Pope Francis Suspends 'Bishop of Bling'
German Bishop Franz Peter Tebartz-van Elst told to vacate Limburg Diocese.
ROME Oct. 23, 2013— -- Pope Francis today suspended the free spending German Bishop Franz Peter Tebartz-van Elst -- known derisively as Bishop Deluxe or the Bishop of Bling -- and ordered him to vacate the Diocese of Limburg, at least temporarily.
The pope, who has declined to live in the Vatican's opulent papal residence, has been urging prelates to adopt a more humble lifestyle and today's actions were the strongest yet to reenforce that message.
The pope's decision was released in a short statement from the Vatican press office stating that the actions of the bishop had created a situation "where in the present moment he cannot exercise his Episcopal ministry."
"Pending the results of this examination and the related investigations on the responsibilities in this regard, the Holy See considers it appropriate to authorize Bishop Franz -Peter Tebartz-van Elst a period of stay outside the Diocese," the statement said.
The pope's decision to expel the "Bishop of Bling" – as he has been dubbed in the international media – takes effect immediately.
A final decision on the future of the big spending priest will be determined only after the German Bishop Conference has finished a detailed report on the cost of the construction remodelling of the bishop's official residence. The pope was reportedly told last week that the final costs may reach $55 million, $13 million over the already substantial price tag.
After a week of waiting, Bishop Tebartz-van Elst met with Pope Francis in a 20 minute closed door meeting last Monday. No official statement was released, but German media reports that after the discussion the bishop was upbeat, calling it "an encouraging conversation."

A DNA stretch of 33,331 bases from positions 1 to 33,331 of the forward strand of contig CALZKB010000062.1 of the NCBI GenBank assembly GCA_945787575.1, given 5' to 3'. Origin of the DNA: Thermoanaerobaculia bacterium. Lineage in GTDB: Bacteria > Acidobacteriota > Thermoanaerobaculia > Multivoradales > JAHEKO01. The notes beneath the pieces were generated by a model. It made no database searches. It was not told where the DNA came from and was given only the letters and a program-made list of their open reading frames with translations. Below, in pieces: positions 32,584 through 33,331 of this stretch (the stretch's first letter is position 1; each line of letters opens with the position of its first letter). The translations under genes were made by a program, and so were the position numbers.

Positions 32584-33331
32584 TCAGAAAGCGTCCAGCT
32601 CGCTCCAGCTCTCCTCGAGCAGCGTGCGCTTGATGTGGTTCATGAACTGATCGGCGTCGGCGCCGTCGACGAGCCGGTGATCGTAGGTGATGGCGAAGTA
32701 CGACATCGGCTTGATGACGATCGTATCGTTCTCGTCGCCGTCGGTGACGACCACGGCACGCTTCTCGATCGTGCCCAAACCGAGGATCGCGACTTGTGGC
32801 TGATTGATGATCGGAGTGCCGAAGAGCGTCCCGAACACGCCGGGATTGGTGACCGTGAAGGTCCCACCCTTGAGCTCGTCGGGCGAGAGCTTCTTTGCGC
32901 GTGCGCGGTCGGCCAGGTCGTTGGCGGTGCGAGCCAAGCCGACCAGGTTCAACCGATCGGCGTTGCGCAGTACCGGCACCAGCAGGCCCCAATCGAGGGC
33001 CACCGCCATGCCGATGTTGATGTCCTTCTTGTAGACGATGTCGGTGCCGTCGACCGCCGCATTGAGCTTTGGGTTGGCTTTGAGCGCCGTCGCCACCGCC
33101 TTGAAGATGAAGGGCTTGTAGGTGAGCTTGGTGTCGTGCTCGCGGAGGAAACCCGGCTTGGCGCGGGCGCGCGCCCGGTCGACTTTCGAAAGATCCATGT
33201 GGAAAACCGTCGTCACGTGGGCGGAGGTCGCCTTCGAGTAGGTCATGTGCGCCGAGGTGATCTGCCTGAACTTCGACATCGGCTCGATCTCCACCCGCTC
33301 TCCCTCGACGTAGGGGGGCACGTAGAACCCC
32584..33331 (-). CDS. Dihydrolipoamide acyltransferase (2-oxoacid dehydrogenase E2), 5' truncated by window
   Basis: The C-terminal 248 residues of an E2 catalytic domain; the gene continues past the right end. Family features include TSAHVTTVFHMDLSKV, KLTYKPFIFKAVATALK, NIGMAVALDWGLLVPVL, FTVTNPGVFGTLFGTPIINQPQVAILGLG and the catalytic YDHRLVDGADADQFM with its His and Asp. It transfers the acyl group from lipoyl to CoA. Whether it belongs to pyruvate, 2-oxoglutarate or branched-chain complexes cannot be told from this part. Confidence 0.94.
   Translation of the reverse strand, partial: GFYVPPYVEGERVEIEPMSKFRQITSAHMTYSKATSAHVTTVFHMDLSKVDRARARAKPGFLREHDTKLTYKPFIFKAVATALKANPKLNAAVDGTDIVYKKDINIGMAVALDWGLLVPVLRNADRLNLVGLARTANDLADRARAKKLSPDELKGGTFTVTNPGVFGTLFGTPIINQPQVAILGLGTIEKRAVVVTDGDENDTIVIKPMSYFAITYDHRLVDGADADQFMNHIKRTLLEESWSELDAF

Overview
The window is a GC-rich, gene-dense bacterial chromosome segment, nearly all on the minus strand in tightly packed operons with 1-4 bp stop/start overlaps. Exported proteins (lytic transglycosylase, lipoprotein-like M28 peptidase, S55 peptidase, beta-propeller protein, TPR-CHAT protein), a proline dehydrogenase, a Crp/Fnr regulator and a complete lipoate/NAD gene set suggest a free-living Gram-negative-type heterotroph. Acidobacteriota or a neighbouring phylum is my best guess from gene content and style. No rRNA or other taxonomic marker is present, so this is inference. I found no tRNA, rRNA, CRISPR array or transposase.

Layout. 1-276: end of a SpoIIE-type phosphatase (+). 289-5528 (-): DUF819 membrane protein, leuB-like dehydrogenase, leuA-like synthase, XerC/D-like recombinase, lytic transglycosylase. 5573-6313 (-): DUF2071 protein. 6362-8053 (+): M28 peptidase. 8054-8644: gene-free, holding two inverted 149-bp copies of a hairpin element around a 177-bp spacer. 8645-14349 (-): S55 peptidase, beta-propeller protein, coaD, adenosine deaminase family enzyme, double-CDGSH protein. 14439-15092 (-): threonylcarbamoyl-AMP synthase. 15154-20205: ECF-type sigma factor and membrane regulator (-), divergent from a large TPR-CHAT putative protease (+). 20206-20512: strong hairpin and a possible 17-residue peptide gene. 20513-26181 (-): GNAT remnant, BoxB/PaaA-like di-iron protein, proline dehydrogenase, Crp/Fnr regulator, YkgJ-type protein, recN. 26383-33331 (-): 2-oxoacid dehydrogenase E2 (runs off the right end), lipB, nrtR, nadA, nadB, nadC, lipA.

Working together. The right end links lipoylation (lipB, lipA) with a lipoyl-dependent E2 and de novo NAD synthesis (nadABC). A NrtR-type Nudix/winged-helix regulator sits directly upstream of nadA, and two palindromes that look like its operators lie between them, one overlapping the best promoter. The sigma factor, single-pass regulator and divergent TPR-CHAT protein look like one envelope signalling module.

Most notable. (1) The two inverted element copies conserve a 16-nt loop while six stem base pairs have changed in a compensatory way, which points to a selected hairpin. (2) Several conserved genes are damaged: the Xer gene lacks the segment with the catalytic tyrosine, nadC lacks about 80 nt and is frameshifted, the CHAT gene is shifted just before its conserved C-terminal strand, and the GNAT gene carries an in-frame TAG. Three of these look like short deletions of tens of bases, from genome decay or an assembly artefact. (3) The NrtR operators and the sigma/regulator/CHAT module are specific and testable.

He has not been seen in public since the meeting. The bishop continues to insist that the cost were in part because of the need for historical preservation of the 10 buildings on the property.
Bishop Tebartz-van Elst also is under investigation for false claims in the use of church money for travel to India. A prosecutor's office is deciding whether to pursue perjury charges.
The Limburg diocese has about 650,000 members. Some have taken to protest daily in front to the area's main cathedral. Last summer, before the news of the spending scandal, 4,000 people in diocese had signed an open letter to complain about the bishop's leadership.
In Germany, the family of the ostracized bishop have reportedly been intimidated, according to media outlets.
"We get daily death threats by phone or in letters," the brother of the priest, Johannes, told the Bunte newspaper. His 87-year-old mother told the same paper that family is standing behind her son despite of the criticism.
It could take up to three months to finalize the Bishop Conference report. In the meantime the Diocese will be run by a substitute vicar general. One of the most senior members of the German church had already suggested that the bishop should use this time to examine his conscience over the crisis he has caused.
"I am convinced that the bishop of Limburg... will confront this situation in a spirit of self-criticism," Archbishop Robert Zollitsch, head of the German bishops' conference last week.